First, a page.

Archbishop Edwin F. O’Brien had the look of a proud father as he stood inside the archbishop’s residence in Baltimore Dec. 30.
Several archdiocesan priests were laughing and smiling, sharing stories and handshakes. Just minutes before, they had been told that Pope Benedict XVI had conferred upon them the title of monsignor.
“They represent so many of the ministries of the archdiocese through the priesthood,” Archbishop O’Brien said. “They’re hard-working priests. That’s the key to a good archdiocese and we’re grateful to that and wanted to show our appreciation. We just hope the diocese will take some pride in this.”
In total, nine priests received the title, including: Monsignor Richard J. Bozzelli, pastor of Corpus Christi, Baltimore; Monsignor William A. Collins, associate pastor emeritus, Holy Family, Randallstown; Monsignor Carl F. Cummings, pastor of St. Jane Frances de Chantal, Pasadena; Monsignor James W. Hannon, pastor of St. Ann, Grantsville, St. Gabriel, Barton, St. Joseph, Midland, St. Mary of the Annunciation, Lonaconing, St. Michael, Frostburg and St. Peter; Westernport; Monsignor J. Bruce Jarboe, rector of Cathedral of Mary Our Queen, Homeland; Monsignor Edward M. Miller, pastor of Baltimore’s St. Bernardine; Monsignor Richard J. Murphy, pastor of St. John the Evangelist, Frederick; Monsignor Jay F. O’Connor, director of the office of clergy personnel; and Monsignor Kevin T. Schenning, pastor of St. Joseph Church, Fullerton.
Monsignor Collins, who retired in March 2009 after working for nearly 40 years in the Metropolitan Tribunal, received the title of Prelate of Honor to His Holiness. That title is generally conferred upon older priests or those serving in high diocesan office. Monsignors Bozzelli, Cummings, Hannon, Jarboe, Miller, Murphy, O’Connor and Schenning were named Chaplains to His Holiness, the first level of monsignor.
The honor of conferring the title of monsignor is given to the Holy Father upon the recommendation of diocesan bishops to acknowledge the contributions that a priest makes to the wider church community. An investiture ceremony will take place on March 7 at 5:30 p.m. at the cathedral.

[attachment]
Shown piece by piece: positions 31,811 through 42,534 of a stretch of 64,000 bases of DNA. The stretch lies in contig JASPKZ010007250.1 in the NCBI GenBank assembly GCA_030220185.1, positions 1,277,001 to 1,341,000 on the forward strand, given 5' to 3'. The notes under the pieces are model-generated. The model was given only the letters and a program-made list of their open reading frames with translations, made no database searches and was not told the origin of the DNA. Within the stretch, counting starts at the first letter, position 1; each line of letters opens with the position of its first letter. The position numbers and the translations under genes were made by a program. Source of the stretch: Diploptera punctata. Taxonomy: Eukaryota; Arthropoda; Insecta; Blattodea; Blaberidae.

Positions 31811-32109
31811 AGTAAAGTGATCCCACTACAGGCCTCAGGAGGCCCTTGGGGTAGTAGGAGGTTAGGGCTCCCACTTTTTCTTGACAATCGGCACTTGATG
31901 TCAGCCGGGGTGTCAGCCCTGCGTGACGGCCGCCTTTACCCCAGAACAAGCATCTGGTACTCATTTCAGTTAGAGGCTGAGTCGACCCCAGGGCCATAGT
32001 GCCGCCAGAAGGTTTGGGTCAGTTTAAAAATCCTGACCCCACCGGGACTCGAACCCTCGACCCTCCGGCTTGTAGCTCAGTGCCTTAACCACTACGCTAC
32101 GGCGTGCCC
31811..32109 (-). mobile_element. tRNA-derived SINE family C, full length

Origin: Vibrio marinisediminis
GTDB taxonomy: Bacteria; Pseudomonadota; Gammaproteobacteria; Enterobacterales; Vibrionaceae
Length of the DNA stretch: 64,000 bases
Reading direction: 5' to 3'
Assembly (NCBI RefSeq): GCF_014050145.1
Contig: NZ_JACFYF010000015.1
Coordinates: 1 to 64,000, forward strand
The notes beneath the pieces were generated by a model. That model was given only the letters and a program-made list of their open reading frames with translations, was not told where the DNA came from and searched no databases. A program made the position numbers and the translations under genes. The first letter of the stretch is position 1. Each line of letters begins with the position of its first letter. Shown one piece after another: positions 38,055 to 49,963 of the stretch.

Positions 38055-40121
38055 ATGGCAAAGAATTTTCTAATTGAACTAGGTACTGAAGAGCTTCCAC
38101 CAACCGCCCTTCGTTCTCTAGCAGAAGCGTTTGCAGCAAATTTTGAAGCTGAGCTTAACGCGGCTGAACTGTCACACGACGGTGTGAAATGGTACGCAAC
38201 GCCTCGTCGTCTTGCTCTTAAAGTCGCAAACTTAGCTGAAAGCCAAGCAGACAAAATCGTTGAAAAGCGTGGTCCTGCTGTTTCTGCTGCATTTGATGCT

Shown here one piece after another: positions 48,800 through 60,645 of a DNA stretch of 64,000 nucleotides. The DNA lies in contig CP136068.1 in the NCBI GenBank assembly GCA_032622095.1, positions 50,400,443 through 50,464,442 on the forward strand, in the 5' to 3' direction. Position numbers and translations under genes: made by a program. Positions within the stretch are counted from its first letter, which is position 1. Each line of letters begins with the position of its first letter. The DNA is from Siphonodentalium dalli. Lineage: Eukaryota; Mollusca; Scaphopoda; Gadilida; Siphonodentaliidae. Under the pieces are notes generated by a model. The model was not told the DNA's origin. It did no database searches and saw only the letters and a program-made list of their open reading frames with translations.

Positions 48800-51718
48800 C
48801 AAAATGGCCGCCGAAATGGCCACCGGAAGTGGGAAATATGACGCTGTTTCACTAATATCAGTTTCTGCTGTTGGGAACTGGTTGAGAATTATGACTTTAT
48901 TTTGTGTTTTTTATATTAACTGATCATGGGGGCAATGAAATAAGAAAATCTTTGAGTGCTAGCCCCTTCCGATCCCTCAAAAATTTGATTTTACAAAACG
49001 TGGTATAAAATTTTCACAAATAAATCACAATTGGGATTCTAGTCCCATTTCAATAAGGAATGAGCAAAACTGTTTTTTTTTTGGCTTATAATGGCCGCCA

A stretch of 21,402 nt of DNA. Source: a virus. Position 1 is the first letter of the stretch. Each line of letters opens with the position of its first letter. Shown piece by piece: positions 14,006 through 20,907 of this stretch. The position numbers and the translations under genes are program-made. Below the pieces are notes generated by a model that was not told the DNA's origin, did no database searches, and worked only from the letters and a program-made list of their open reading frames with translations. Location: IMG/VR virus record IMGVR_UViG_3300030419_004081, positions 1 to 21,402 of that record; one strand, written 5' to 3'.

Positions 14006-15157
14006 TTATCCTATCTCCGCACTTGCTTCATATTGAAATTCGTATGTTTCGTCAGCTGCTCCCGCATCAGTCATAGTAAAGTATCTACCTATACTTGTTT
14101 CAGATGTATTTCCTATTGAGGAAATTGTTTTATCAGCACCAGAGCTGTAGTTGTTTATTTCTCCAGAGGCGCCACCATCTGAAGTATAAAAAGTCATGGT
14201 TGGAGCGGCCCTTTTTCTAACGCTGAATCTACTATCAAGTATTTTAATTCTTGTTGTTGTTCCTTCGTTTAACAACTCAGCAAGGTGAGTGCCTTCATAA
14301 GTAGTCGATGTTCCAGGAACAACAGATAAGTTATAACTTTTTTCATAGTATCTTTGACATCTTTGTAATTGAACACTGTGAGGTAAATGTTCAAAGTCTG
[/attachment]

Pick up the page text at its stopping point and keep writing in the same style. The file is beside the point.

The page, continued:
Pope Benedict also conferred the title of Protonotary Apostolic Supranumerary to Monsignor Robert A. Armstrong. Monsignor Armstrong retired at the end of 2009 after serving as rector of the Cathedral of Mary Our Queen for 25 years.
Monsignor Armstrong is the only archdiocesan priest to be conferred a Protonotary Apostolic Supranumerary, a rare and high papal honor. Those monsignors holding the title Protonotary Apostolic Supranumerary are the highest-ranking non-episcopal prelates at the diocesan level. According to an archdiocesan official, the protonotaries apostolic date to the first century, when Pope Clement I nominated certain men as notaries for the city of Rome, where they served as the city’s archivists.
All of the papal recognitions come during the Year for Priests.
Many of the new monsignors have connections with one another. Monsignor Miller was once an important mentor for Monsignor O’Connor, who in turn was vocations director for Monsignors Jarboe, Bozzelli, Hannon and Schenning.
Eight of the new monsignors were informed of the honor at a luncheon at the archbishop’s residence. Father Adam Parker, priest secretary for the archbishop, passed envelopes containing news releases announcing their elevation to monsignor.
“There was stunned silence,” the archbishop said with a grin. “They had no idea it was coming.”
Monsignor Murphy’s secretary had asked why he was going to the archbishop’s residence, joking: “What did you do wrong?”
As he sat down for lunch Monsignor Murphy felt admiration for his peers.
“When you look at guys like Monsignor Miller,” he said, “who has worked in the inner city for so long and the excellent work he has done, it’s humbling to be in the company of those kinds of people.”
Monsignor Hannon thought he was invited to form a pastors’ advisory committee and found out, pleasantly, he was wrong.
“I’m struck by the fact that we really do reflect the diversity of the archdiocese,” Monsignor Hannon said. “We’ve got guys in the city, guys who are in the suburbs and I’m more on the rural end of things in Western Maryland. It’s a good balance. These kinds of things are not just about the individuals, but about the archdiocese and the people we serve.”